Add like
Add dislike
Add to saved papers

Pentobarbital versus thiopental in the treatment of refractory intracranial hypertension in patients with traumatic brain injury: a randomized controlled trial.

INTRODUCTION: Experimental research has demonstrated that the level of neuroprotection conferred by the various barbiturates is not equal. Until now no controlled studies have been conducted to compare their effectiveness, even though the Brain Trauma Foundation Guidelines recommend that such studies be undertaken. The objectives of the present study were to assess the effectiveness of pentobarbital and thiopental in terms of controlling refractory intracranial hypertension in patients with severe traumatic brain injury, and to evaluate the adverse effects of treatment.

METHODS: This was a prospective, randomized, cohort study comparing two treatments: pentobarbital and thiopental. Patients who had suffered a severe traumatic brain injury (Glasgow Coma Scale score after resuscitation < or = 8 points or neurological deterioration during the first week after trauma) and with refractory intracranial hypertension (intracranial pressure > 20 mmHg) first-tier measures, in accordance with the Brain Trauma Foundation Guidelines.

RESULTS: A total of 44 patients (22 in each group) were included over a 5-year period. There were no statistically significant differences in ' baseline characteristics, except for admission computed cranial tomography characteristics, using the Traumatic Coma Data Bank classification. Uncontrollable intracranial pressure occurred in 11 patients (50%) in the thiopental treatment group and in 18 patients (82%) in the pentobarbital group (P = 0.03). Under logistic regression analysis--undertaken in an effort to adjust for the cranial tomography characteristics, which were unfavourable for pentobarbital--thiopental was more effective than pentobarbital in terms of controlling intracranial pressure (odds ratio = 5.1, 95% confidence interval 1.2 to 21.9; P = 0.027). There were no significant differences between the two groups with respect to the incidence of arterial hypotension or infection.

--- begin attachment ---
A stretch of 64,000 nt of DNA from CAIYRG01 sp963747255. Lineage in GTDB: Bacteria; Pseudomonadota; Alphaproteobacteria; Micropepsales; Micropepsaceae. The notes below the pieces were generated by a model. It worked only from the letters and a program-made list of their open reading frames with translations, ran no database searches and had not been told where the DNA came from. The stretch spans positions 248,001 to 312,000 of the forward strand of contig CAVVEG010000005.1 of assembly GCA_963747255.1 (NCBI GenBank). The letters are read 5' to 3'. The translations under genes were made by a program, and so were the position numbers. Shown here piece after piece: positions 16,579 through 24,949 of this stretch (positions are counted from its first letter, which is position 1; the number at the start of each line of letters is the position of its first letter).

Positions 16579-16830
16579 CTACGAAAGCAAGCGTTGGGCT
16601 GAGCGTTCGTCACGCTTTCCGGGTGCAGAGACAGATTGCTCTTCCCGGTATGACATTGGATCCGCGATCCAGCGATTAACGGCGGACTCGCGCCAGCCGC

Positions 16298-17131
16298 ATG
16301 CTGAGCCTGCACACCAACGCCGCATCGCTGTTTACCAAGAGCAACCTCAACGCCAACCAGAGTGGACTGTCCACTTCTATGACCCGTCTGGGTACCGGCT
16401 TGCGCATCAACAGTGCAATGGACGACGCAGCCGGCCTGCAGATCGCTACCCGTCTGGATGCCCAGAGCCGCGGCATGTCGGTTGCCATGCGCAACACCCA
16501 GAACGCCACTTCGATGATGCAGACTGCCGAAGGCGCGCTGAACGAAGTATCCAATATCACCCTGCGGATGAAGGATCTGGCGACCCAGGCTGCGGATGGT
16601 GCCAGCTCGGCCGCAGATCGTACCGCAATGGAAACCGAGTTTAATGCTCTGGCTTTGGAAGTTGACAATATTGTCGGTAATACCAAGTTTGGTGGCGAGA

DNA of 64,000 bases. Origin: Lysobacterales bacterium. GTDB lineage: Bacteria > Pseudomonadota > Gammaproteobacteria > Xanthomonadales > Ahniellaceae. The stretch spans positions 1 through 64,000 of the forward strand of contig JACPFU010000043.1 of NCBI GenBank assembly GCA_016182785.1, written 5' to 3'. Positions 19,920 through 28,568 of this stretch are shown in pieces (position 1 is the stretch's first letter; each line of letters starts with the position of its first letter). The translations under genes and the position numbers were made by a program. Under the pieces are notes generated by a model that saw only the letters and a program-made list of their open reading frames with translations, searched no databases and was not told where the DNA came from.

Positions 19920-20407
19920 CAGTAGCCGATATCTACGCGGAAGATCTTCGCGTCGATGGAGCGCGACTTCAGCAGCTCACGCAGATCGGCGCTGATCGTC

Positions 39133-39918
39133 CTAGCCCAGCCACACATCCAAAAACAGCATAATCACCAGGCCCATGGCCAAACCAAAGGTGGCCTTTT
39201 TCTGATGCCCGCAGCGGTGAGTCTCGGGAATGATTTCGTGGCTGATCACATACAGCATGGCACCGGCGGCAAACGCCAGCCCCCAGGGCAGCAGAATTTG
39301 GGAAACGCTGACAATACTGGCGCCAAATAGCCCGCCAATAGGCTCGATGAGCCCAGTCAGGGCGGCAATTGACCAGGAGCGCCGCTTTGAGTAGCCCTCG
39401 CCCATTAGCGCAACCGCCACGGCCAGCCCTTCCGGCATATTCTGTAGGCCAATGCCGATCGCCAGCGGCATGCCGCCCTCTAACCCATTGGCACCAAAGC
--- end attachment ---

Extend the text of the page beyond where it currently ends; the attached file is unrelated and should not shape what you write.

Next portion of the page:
CONCLUSIONS: Thiopental appeared to be more effective than pentobarbital in controlling intracranial hypertension refractory to first-tier measures. These findings should be interpreted with caution because of the imbalance in cranial tomography characteristics and the different dosages employed in the two arms of the study. The incidence of adverse effects was similar in both groups.

TRIAL REGISTRATION: (Trial registration: US Clinical Trials registry NCT00622570.).

Full text links

We have located links that may give you full text access.
Can't access the paper?
Try logging in through your university/institutional subscription. For a smoother one-click institutional access experience, please use our mobile app.

For the best experience, use the Read mobile app

Mobile app image

Get seemless 1-tap access through your institution/university

For the best experience, use the Read mobile app

All material on this website is protected by copyright, Copyright © 1994-2024 by WebMD LLC.
This website also contains material copyrighted by 3rd parties.

By using this service, you agree to our terms of use and privacy policy.

Your Privacy Choices Toggle icon

You can now claim free CME credits for this literature searchClaim now

Get seemless 1-tap access through your institution/university

For the best experience, use the Read mobile app